were taken straight from these texts. Others I made up, but tried to keep their names as authentic as possible.
BB: What kind of research did you have to do to write Possess.
GM: First off, I read a lot of first hand accounts of demonic possession and exorcism. There’s sort of a bell curve of believability in what’s out available. With some books, I found myself rolling my eyes a lot, but with others, I was totally hooked. I also read a lot about demonology, medieval witch hunters, and old texts on summoning and controlling demons.
BB: Bridget is a really strong character. What was the best and hardest part of creating her?
GM: There’s a fine line between snark that comes from being wounded and guarded with people, and snark that’s just…snark. Bridget is definitely the former, but I had be sure to show enough of her vulnerability, enough of her pain and sadness, to make her relatable. Otherwise, she might just come off as a wise-cracking pain in the ass.
BB: Not only is Bridget a strong character, but I imagined her to be a really hip funky kind of girl. What music would be on her iPod?
GM: There’s a playlist of Bridget’s favorite songs on my blog (http://gretchenmcneil.blogspot.com/2011/08/countdown-to-getpossess-day-4.html). Her favorite band in the world is Franz Ferdinand, and she also loves Florence + the Machine, Smashing Pumpkins, Rage Against the Machine, Foster the People, Muse and Arctic Monkeys.
BB: Possess has a real thriller, horror vibe to it. There a moments when, I think, readers will be scared. Do you watch horror movies? If so, which are your favorite, and which would you say inspired Possess?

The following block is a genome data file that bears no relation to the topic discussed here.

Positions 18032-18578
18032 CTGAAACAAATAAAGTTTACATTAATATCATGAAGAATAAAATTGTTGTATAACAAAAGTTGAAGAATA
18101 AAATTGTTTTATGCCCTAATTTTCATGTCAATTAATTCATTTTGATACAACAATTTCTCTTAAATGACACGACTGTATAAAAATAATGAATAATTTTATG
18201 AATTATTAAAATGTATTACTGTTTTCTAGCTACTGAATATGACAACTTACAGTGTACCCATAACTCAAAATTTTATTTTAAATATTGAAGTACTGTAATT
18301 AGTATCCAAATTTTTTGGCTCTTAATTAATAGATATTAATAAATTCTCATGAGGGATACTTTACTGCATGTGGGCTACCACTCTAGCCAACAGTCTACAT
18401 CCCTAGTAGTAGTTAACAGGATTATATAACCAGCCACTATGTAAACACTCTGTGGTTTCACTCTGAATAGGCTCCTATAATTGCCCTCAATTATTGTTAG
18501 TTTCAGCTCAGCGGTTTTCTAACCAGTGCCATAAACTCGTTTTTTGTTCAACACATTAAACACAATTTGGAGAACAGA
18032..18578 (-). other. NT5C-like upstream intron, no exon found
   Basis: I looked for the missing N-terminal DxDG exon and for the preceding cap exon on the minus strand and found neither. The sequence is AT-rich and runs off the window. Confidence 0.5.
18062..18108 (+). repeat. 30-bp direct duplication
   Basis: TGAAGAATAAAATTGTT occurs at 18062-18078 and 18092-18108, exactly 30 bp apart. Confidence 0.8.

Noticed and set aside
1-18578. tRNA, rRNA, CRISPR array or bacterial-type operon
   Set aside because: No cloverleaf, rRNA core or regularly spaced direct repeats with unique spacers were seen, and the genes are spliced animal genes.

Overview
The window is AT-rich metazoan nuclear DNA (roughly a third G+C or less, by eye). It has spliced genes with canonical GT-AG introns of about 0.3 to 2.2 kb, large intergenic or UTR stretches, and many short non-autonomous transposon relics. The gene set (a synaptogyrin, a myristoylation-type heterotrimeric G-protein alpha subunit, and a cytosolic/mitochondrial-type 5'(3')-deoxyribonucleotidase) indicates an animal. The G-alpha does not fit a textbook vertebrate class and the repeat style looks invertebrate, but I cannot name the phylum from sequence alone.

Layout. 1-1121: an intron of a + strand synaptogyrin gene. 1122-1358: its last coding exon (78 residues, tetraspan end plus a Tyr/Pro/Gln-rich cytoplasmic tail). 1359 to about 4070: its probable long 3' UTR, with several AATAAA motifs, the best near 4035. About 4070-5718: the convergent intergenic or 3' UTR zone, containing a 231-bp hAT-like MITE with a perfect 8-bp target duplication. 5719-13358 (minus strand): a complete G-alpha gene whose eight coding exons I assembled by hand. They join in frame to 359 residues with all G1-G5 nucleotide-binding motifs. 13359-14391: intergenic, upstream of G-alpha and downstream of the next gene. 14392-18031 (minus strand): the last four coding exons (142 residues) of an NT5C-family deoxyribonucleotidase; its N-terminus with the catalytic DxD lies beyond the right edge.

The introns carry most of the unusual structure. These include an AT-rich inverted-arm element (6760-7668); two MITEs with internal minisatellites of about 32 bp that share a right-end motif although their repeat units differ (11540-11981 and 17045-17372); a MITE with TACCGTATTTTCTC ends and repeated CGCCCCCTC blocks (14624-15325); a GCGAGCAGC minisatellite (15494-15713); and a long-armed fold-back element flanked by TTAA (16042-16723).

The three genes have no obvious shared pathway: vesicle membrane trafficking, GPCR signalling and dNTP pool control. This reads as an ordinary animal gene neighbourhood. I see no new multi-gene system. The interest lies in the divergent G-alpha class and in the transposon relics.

GM: I don’t like slasher horror, but I love a good suspense-filled horror movie. The Exorcist, obviously, is a huge favorite of mine. Also The Omen, The Birds, Silence of the Lambs, Poltergeist and The Ring.
BB: As a writer, why do you want to write for a young adult audience? In your opinion, what are the pros and cons?
GM: I think my “voice” lends itself to YA. My first novel was chick lit for the adult market, but agents I queried kept telling me it sounded like YA. So in that way, I’m a perfect fit. The struggle for me is in getting into the mentality of a teenager. Their wants and needs, fears and insecurities are different that mine, and I have to recall that time in my life to remember what it feels like.
BB: A lot of writer’s say that in order to write, you have to read a lot. What are some of your favorite young adult novels?
GM: My YA reading kind of stalled out when I was about 14 when I read Wuthering Heights. After that I didn’t want to read anything
that wasn’t written in the 18th or 19th century. However, I loved the Anne of Green Gables series and all of the Little Women books. I went
from Emily to Charlotte Bronte and fell in love with Jane Eyre, then naturally picked up a copy of Pride and Prejudice. All favorites, to this day.
BB: If any, what advice would you give to up and coming/aspiring writers?
GM: There’s no finish line to this race. When you’re unagented,
to you think “If I can ONLY get an agent.” Once you land one, you think “If I can ONLY get a book deal.” Once that’s signed you think, “If I can ONLY have great sales.” At every level there’s a new challenge, a new set of pressures. Be prepared for that.
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I just want to send out a big THANK YOU to Gretchen for taking the time to talk and answer some questions for the BookBandit Blog! Want to know more about Possess and Gretchen McNeil? Check out these links:
Gretchen McNeil’s Website
Get Possess on Amazon